Clearwater Forest, the follow-on to Sierra Forest, will come to market in 2025 and be manufactured on Intel 18A.
Server Softness Persists
While we perform ahead of expectations, the Q2 consumption TAM for servers remains soft with persistent weakness across all segments, but particularly in the enterprise and rest of the world where the recovery is taking longer than expected across the entire industry.
We see the server CPU inventory digestion persisting in the second half, additionally impacted by the near-term wallet-share focus on AI accelerators rather than general-purpose compute in the cloud.
We expect Q3 server CPUs to modestly decline sequentially before recovering in Q4. … There are great analogies here that from history we point to. Cases like virtualization was going to destroy the CPU TAM and then ended up driving new workloads.
If you think about the [Nvidia] DGX platform, the leading-edge AI platform, it includes CPUs. Why? Head nodes, data processing, data prep dominate certain portions of the workload.
Demand trends are relatively stronger across our broad-based markets like industrial, auto and infrastructure. Although, as anticipated, NEX did see a Q2 inventory correction, which we expect to continue into Q3.
In contrast, PSG [Programmable Solutions Group], IFS [Intel Foundry Services] and Mobileye continue on a solid growth trajectory. And we see the collection of these businesses, in total, growing year on year in calendar year ’23.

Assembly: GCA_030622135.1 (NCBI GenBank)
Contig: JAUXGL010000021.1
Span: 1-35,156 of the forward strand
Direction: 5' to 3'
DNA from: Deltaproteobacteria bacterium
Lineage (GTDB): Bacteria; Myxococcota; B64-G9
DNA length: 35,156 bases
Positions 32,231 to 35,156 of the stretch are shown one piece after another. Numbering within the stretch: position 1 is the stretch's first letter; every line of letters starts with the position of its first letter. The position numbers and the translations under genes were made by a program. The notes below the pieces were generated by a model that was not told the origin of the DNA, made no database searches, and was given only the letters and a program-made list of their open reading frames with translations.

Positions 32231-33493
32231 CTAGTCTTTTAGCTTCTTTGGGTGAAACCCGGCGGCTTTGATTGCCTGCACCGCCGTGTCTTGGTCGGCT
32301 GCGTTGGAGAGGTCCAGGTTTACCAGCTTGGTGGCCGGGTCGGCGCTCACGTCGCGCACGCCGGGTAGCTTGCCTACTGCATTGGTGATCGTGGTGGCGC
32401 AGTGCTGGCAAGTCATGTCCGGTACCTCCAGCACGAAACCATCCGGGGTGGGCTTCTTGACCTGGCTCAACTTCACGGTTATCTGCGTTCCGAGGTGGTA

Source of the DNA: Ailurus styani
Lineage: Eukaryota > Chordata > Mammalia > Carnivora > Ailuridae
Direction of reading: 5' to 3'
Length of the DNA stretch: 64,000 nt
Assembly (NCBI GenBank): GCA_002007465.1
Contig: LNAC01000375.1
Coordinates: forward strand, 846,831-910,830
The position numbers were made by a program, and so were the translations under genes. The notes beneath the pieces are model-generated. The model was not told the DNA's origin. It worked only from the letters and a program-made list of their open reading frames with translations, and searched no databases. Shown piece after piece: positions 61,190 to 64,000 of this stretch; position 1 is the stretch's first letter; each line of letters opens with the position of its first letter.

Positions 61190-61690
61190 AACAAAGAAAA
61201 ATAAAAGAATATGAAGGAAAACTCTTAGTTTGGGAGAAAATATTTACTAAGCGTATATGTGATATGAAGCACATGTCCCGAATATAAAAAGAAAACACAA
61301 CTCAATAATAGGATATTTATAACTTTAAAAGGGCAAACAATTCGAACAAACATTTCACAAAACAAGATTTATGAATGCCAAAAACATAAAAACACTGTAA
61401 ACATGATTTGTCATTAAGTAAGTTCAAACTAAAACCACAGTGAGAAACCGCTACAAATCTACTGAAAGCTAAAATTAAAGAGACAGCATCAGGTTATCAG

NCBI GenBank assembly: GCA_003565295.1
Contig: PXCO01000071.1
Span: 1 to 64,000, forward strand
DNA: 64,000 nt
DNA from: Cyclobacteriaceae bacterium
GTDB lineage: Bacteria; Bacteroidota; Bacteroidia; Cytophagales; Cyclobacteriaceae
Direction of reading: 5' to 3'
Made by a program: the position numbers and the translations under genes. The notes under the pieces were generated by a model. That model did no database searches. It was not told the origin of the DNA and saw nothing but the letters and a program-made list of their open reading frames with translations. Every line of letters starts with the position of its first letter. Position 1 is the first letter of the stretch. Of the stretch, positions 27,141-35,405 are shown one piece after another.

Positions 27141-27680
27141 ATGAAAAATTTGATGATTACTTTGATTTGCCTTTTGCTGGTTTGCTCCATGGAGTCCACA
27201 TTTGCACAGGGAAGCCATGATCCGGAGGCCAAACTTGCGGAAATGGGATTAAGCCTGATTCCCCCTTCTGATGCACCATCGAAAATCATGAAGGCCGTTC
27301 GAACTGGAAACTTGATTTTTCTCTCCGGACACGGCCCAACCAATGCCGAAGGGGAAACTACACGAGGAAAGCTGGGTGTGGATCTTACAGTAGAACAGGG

Much better than third-party expectations for a mid-single-digit decline in the semiconductor market, excluding memory. … We have now PRQ’d 11 of the 15 new products we expected to bring to market in calendar year ’23. … In addition to executing on our process and product road maps during the quarter, we remain on track to achieve our goal of reducing costs by $3 billion in 2023 and $8 billion to $10 billion exiting 2025. … We have already identified numerous gains and efficiency including factory loading, tests and sort time reduction, packaging cost improvements, litho field utilization improvements … expedites, and many more…. [Expected weakness in the third quarter is due in part] to data center digestion for the cloud guys.
A bit of enterprise weakness. Some of that is more inventory. And the China market … hasn’t come back as strongly as people would have expected overall. And then the last factor was … the pressure from accelerator spend being stronger. … That said, our overall position is strengthening.
And we’re seeing our products improve. We’re seeing the benefits of the AI capabilities in our gen-four and beyond products improving.